People have seen strange objects in the sky seemingly for as long as we have had records. The Old Testament prophet Ezekiel reported the sighting of a “whirlwind from the north.” UFO books and Web sites claim that Christopher Columbus reported a “light glimmering at a great distance” in his ship’s log two days before first landing in the New World.¹ In the 1800s the United States experienced a rash of sightings of flying, cigar-shaped objects somewhat similar to dirigibles, which sometimes disgorged humanlike pilots.² During World War II some Allied pilots reported sightings of small disks or globes of...

  7. 4 Round Trip to Hell in a Flying Saucer?
    (pp. 76-99)

    Americans are a remarkably religious people. More than 80 percent fall within the Judeo-Christian lineage, while just over 5 percent claim a faith outside this heritage. Half attend church or temple at least once a month. Nearly another third maintainsomecontact with a religious group by attending at least once a year.² Whether they attend church services or not the great majority of Americans (82%) identify as a Christian of some form or another,³ and most hold relatively traditional beliefs. Almost three-fourths of Americans (73%) believe that Jesus is the one and only son of God.⁴ Even more (81%)...

  8. 5 Paranormal Subcultures
    (pp. 100-128)

    In their pioneering research, the sociologists Charles Y. Glock and Rodney Stark noticed that two people can identify themselves as “very religious,” yet mean very different things by it.¹ There are five primary ways that people manifest their personal religiosity, they argue. For some, (1) being religious is most importantly aboutbelief; one must believe without doubt in the tenets of one’s faith. Or perhaps (2) being religious means that one has religiousexperiences, such as feeling born again or receiving answers to prayers. For others, (3) one’sknowledgeof the doctrines and documents of the faith are proof of...

  9. 6 Paranormal People
    (pp. 129-157)

    As we have discussed throughout this book, there are several popular and academic ideas regarding people who believe in the paranormal. Sociologists and social commentators such as Karl Marx have argued that religious and paranormal beliefs will be the province of the downtrodden, searching for supernatural solutions to earthly troubles. Other religion scholars have theorized that paranormal beliefs represent comparatively new and fringe elements of the American religious marketplace. New ideas tend to be adopted first by elites, and therefore, some argue, the paranormal will be the province of those with higher educations and incomes.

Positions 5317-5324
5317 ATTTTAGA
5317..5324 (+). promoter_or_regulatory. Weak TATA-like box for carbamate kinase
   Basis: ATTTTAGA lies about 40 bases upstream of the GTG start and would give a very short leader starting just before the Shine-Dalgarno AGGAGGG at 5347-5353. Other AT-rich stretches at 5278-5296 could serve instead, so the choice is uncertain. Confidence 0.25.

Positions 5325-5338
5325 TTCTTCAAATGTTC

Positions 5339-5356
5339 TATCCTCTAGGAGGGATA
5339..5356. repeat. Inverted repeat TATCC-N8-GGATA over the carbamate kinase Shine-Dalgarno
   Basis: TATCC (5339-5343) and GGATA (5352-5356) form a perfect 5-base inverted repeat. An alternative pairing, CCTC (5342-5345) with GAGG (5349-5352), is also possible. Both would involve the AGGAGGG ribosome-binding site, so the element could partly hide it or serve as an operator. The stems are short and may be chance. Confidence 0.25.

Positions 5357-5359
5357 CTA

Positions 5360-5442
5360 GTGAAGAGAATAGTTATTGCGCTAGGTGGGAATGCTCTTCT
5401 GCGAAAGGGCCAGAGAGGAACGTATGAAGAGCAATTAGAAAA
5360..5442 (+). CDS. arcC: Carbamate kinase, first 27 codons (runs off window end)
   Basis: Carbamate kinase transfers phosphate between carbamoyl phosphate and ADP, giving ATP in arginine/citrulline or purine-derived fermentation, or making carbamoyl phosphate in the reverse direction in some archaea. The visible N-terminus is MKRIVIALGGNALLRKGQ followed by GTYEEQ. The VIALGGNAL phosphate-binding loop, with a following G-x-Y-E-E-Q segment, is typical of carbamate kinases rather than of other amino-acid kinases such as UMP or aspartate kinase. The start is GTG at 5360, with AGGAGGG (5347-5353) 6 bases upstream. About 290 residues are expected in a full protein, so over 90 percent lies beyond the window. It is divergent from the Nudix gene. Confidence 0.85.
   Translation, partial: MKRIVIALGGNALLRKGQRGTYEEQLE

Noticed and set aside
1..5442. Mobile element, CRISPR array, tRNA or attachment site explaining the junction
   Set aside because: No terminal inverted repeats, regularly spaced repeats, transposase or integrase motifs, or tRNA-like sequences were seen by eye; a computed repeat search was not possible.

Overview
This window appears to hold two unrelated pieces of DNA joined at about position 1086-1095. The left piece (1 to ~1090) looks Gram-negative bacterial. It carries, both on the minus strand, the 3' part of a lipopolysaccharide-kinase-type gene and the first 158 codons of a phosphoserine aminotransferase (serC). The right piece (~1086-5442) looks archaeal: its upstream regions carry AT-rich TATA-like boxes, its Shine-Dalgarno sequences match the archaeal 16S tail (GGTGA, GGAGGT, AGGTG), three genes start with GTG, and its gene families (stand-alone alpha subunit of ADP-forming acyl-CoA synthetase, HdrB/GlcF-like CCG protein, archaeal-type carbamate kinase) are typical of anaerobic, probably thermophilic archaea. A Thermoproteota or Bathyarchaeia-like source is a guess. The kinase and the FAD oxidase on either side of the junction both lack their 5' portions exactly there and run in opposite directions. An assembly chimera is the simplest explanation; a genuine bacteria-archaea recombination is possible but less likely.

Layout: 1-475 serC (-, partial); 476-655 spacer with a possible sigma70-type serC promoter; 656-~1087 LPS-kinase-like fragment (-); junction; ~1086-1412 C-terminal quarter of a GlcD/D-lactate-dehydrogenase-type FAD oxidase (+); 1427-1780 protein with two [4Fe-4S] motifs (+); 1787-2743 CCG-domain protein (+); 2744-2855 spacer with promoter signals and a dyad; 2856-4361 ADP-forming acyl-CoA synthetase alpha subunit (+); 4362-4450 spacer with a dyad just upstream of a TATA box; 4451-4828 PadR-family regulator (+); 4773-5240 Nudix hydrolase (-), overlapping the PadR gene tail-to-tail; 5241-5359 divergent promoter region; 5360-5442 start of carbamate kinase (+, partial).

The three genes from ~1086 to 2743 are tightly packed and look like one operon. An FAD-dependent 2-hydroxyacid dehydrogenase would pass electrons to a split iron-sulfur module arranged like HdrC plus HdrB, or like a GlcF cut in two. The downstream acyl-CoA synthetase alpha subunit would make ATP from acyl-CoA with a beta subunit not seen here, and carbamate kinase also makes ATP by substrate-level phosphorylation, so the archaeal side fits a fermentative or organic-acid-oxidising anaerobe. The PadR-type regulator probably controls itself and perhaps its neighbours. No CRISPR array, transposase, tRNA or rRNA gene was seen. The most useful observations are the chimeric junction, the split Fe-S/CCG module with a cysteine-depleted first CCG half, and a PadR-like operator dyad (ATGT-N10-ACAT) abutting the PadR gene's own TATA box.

Outside the halls of the...

  10. 7 Darkness and Light
    (pp. 158-188)

    As we have echoed, some might say bemoaned, throughout this book, the paranormal is a messy subject in many ways. The subjects themselves are elusive. Bigfoot is hard if not impossible to catch. Ghosts fade away, UFOs fly away before cameras are at the ready, and psychic powers rarely perform upon demand.

    If that was not a big enough problem, agreed-upon definitions of our objects of study are equally elusive. When is something paranormal? One person’s paranormal is another person’s normal. Should Bigfoot be labeled paranormal? Some of the Bigfoot hunters we have talked to are baffled that we lump...

  11. 8 Out on a Limb January 1989
    (pp. 189-202)

    More than twenty years ago Christopher found himself in the passenger seat of a decrepit, rusted van as it hurtled through the woods near the town of Carson in Washington State. The driver did his best to avoid trees, boulders, ditches, and other obstacles as he navigated toward a small hunting cabin deep in the woods. Wiping mud from my eyes, I looked down at my feet, only to realize that part of the rusted floorboard had given way. I spent the remainder of the terrifying ride balancing my feet on the rough edges. Each time the van sped through...

  12. Appendix Data, Methods and Findings
    (pp. 203-214)
  13. Notes
    (pp. 215-236)
  14. References
    (pp. 237-254)
  15. Index
    (pp. 255-263)
  16. About the Authors
    (pp. 264-264)